With My Friend, WAFS Nancy Batson Crews
“Lake Country Estates,” the sign read. A pickup with the Stars and Bars emblazoned on the side went by going toward town. I knew I was in Alabama. I turned onto Stuart Drive.
The house, as Nancy had described it, sat at a ninety-degree turn in the road. As I rounded the corner and pulled into the drive, two women sitting on the front porch rose from their wicker chairs, waving. One of them was Nancy. The other, I knew the minute I laid eyes on her, was Teresa James.
That was how The WAFS Reunion, June 1999, began.
Fannie Flagg Treats Us to Lunch
Nancy enlisted the help of a lot of people to bring off this gathering of Eagles. She convinced Birmingham’s newest Marriott to give her complimentary rooms for the visiting WAFS. The owners of the Irondale Café (the McMichaels family) and Fannie Flagg — Alabama author/humorist who immortalized the café in her book Fried Green Tomatoes at the Whistle Stop Café— treated the WAFS to Southern fried chicken and those legendary fried green tomatoes. The Southern Museum of Flight hosted the press conference to introduce the WAFS to Birmingham.
Monday evening, after two trips to the airport to meet arriving flights, we congregated in the hotel lounge. The six WAFS— Nancy Batson Crews, BJ Erickson London, Teresa James Martin, Gertrude Meserve Tubbs LeValley, Barbara Poole Shoemaker and Florene Miller Watson — totally captivated the serving staff and the young men and women—new employees because the hotel was newly opened—fought for the opportunity to bring them drinks and food and then hung around for conversation.
With the other five situated at the Marriott, Nancy and I called it a night and drove back to her place. Nancy was beaming.
The WAFS Meet the Birmingham Press
Next morning, we gathered at the Southern Museum of Flight for a tour, then got ready for the afternoon press conference. The WAFS sat behind long table and the museum director introduced them. All six told their flying-in-WWII-stories for the press and guests and they answered questions. Nancy was beaming.
The Irondale Café was on Wednesday’s schedule. During lunch, Fannie Flagg called personally to wish the WAFS well for their reunion. The café —a long-time institution in the little railroad town of Irondale just east of Birmingham on I-20 — was owned, from 1932 to 1972, by Flagg’s great aunt Bess Fortenberry. When Flagg wrote her famous novel, her aunt and the cafe became famous.
Nancy’s friends, family and the aviation community turned out in force for the reception back at the museum where they met and talked with these ladies in person. Nancy, the hostess with the mostess, was elegant in a long straight white skirt open to the knee and matching top decorated with sparkly things. Nancy was not a woman who paid a lot of attention to clothes, but when she wanted to look good, she carried it off with aplomb.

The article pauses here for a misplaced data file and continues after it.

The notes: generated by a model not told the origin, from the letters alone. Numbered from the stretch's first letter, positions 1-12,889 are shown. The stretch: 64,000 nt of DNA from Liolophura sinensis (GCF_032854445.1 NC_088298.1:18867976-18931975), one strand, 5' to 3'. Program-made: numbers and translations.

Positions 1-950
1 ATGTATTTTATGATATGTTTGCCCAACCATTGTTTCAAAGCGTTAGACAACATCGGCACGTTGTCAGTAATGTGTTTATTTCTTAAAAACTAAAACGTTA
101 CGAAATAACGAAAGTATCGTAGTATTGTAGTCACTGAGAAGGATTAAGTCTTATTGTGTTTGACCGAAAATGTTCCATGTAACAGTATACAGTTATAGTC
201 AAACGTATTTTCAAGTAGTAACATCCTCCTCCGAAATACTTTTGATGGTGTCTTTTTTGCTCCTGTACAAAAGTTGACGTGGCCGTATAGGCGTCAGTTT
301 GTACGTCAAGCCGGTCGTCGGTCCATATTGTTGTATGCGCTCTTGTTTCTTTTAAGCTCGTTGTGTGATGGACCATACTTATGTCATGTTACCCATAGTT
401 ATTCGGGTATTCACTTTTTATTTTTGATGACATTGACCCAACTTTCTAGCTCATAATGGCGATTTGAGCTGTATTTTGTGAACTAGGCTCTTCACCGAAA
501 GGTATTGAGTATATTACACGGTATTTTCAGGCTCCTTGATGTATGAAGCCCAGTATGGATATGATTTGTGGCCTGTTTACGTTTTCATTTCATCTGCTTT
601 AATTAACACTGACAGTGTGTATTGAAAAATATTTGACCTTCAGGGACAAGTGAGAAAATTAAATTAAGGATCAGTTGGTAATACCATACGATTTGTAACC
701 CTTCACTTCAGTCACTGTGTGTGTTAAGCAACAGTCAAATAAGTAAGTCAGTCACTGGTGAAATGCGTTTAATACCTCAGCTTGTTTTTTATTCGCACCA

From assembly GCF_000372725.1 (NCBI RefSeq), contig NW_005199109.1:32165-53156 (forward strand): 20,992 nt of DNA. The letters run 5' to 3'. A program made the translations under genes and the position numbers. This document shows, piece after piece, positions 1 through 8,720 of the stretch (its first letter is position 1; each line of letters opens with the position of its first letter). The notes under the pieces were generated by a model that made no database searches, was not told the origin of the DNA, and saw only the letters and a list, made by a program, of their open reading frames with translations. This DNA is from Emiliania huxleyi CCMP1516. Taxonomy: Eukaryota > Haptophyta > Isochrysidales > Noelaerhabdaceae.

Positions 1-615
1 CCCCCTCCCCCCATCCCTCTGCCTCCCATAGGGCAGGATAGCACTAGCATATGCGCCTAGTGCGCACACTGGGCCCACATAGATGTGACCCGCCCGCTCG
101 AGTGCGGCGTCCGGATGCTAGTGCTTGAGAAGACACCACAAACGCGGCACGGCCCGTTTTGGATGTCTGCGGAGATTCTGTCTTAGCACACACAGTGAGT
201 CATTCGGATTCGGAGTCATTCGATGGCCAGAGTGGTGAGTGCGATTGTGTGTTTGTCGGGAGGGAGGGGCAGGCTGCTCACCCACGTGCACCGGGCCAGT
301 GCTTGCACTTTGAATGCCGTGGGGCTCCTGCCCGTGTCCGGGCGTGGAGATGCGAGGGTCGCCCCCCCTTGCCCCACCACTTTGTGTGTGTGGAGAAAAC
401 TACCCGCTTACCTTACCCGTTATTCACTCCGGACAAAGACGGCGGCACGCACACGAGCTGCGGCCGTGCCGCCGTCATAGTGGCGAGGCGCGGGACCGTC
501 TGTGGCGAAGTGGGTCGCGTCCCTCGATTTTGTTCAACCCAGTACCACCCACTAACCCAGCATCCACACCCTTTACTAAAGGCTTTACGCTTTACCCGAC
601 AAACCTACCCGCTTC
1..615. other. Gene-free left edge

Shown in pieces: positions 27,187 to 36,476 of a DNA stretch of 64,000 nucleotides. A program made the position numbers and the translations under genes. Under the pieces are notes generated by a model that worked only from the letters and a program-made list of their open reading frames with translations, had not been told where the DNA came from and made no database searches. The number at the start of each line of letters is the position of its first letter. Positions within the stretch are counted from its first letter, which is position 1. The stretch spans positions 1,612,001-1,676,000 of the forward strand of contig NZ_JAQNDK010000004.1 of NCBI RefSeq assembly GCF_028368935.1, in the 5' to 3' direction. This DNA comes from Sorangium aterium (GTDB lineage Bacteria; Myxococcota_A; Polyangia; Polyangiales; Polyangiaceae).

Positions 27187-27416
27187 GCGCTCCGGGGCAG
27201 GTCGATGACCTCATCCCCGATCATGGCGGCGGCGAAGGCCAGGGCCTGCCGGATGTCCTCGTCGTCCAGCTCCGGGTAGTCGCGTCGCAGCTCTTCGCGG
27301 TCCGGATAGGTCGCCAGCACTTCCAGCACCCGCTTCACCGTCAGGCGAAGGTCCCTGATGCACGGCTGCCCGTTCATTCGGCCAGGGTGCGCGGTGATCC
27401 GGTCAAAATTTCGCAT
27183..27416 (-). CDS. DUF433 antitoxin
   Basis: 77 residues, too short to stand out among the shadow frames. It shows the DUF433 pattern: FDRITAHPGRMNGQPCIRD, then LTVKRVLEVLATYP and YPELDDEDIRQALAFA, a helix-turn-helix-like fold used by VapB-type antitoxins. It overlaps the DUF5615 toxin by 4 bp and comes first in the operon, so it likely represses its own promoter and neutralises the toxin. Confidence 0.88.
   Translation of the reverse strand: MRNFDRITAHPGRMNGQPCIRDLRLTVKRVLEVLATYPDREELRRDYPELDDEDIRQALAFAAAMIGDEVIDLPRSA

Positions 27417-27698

Would I Like a Ride in a Stearman?
The most important acquaintance I made that afternoon was Dr. James A. Pittman. Nancy introduced us. He asked me if I had ever had a ride in a WWII trainer airplane. “No, I haven’t,” I answered. “How would you like a ride in a Stearman?” he asked.
“Oh yes,” I said.
“Have Nancy bring you out to the airport Saturday.”
Thursday morning, I had to hurry to finish my filmed interview with Poole, because she, Gertrude and B.J. [who I already had interviewed] were leaving that afternoon. Florene, Teresa and I were spending the night at Nancy’s and Nancy would take Florene to the airport at the crack of dawn Friday. Teresa and I could sleep in. She wasn’t leaving until Saturday.
Tears were shed as a museum staffer arrived to pick up the three who were flying out Thursday afternoon. They hugged me like I belonged with them and said they hoped we could all do this again. It had been wonderful. They all thanked Nancy repeatedly. She was the reason they had all come together again fifty-seven years after it all began in Wilmington, Delaware. Nancy was beaming!
When we got back to Nancy’s that evening — after dinner at Cracker Barrel — I prevailed on Florene to let me interview her. She was the only one I had not had time to film. She agreed.
Midnight Interview With Florene
Nancy and Teresa went to bed and Florene and I sat up until midnight. The audio portion of the videotape is alive with the sounds of an Alabama country summer night. The windows were open to let the night cool in. To a chorus of cicadas, other insects and croaking frogs, Florene talked about her WAFS years. With that, my interviews were complete.
Film from interviews with these incredible ladies appears in my 16-minute documentary “Five WAFS Up Close and Personal. The film features Batson, Erickson, James, Meserve and Miller — all five qualified pursuit ferry pilots. For more information on the film, please contact me — Sarah Rickman — at email@example.com
My first WASP (WAFS) book was the result of this reunion. The Originals: The Women’s Auxiliary Ferrying Squadron of WWII was published two years later. Please read next week’s blog for my adventure flying with Dr. Pittman in his WWII Stearman flight trainer the Saturday following the reunion.
For Nancy’s story, please read my biography of her: Nancy Batson Crews: Alabama’s First Lady of Flight (University of Alabama Press, 2008). On Amazon, from the University of Alabama Press or the author.